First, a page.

# If fluorine has a lower electron affinity than chlorine, why does it have a higher ionization energy?

I have read that fluorine has a lower electron affinity than chlorine despite its lower atomic radius because its electron cloud is extremely dense. If this is the case, shouldn't the ionization energy of fluorine be lower than that of chlorine, since fluorine's dense electron cloud should eagerly repel its electrons?

Even more confusing is that electron affinity can also be defined as the ionization energy of the singly charged anion form of an atom, i.e. the ionization energy of $\ce{Cl-}$ is equal in magnitude to the electron affinity of $\ce{Cl}$. Therefore, it seems that the trends for ionization energy and electron affinity should always match, which is not the case with fluorine and chlorine.

To quote chemguide:

The first ionisation energy is the energy required to remove the most loosely held electron from one mole of gaseous atoms to produce 1 mole of gaseous ions each with a charge of 1+.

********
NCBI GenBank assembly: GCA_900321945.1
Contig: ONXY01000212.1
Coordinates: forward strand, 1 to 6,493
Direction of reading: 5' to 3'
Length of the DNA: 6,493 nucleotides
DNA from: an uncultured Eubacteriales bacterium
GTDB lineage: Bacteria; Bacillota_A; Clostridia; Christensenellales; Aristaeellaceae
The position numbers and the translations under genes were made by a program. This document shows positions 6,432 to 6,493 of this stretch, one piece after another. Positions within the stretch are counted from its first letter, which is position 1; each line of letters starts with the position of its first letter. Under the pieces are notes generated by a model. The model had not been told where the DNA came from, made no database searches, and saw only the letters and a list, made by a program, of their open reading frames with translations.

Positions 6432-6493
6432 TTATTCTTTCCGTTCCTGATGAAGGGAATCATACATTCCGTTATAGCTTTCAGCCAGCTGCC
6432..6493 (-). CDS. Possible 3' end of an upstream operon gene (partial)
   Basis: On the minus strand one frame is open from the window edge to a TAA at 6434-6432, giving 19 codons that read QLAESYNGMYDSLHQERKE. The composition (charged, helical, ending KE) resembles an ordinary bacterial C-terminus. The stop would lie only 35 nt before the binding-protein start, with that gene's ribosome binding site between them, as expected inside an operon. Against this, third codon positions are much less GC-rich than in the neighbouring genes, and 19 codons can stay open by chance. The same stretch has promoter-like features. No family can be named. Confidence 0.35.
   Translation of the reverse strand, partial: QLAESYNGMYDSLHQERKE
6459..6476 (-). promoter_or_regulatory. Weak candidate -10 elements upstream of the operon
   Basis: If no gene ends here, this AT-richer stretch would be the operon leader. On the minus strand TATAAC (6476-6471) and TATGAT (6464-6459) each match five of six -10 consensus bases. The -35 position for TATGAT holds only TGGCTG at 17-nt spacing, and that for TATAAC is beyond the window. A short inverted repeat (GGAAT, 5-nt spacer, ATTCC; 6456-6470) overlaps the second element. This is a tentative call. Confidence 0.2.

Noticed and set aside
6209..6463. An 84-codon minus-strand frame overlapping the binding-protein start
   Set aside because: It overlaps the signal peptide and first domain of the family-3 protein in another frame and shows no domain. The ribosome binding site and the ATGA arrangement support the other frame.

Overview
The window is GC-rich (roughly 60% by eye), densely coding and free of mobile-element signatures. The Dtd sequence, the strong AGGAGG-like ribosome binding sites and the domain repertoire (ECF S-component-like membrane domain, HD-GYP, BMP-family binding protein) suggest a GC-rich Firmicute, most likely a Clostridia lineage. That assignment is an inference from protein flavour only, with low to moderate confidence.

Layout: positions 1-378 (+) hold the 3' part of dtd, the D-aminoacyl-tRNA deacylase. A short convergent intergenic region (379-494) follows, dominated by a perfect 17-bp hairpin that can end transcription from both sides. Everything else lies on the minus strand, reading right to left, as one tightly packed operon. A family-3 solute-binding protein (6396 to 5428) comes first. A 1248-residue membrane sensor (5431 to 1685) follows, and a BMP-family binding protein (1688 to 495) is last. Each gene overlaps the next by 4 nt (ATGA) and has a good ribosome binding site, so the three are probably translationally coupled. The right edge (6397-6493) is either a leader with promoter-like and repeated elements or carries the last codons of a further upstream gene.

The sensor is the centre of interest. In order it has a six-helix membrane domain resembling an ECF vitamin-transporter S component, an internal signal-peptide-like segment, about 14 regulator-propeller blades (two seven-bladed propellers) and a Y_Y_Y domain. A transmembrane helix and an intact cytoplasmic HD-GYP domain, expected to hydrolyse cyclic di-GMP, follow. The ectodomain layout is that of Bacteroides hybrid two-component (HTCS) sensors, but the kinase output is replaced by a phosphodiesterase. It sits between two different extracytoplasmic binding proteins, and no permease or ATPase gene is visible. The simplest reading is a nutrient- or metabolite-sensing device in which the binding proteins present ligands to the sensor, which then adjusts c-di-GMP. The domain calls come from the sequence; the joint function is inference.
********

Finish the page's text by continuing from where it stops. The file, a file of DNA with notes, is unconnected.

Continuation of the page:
That means, the ionization energy of fluorine is the energy of the following reaction:

$$\ce{F -> F+ + e-}$$

The ionization energy of chlorine is the energy of the following reaction:

$$\ce{Cl -> Cl+ + e-}$$

Since the most loosely held electron in fluorine is closer to the nucleus than chlorine, it takes more energy to remove the electron from fluorine than in chlorine.

The ionization energy of chloride ion ($$\ce{Cl-}$$) is the energy of the following reaction:

$$\ce{Cl- -> Cl + e-}$$

The electron affinity of $$\ce{Cl}$$ is the energy of the following reaction:

$$\ce{Cl + e- -> Cl-}$$

As a result, their energies are equal in magnitude but opposite in sign.

Why does chlorine have a higher electron affinity than fluorine?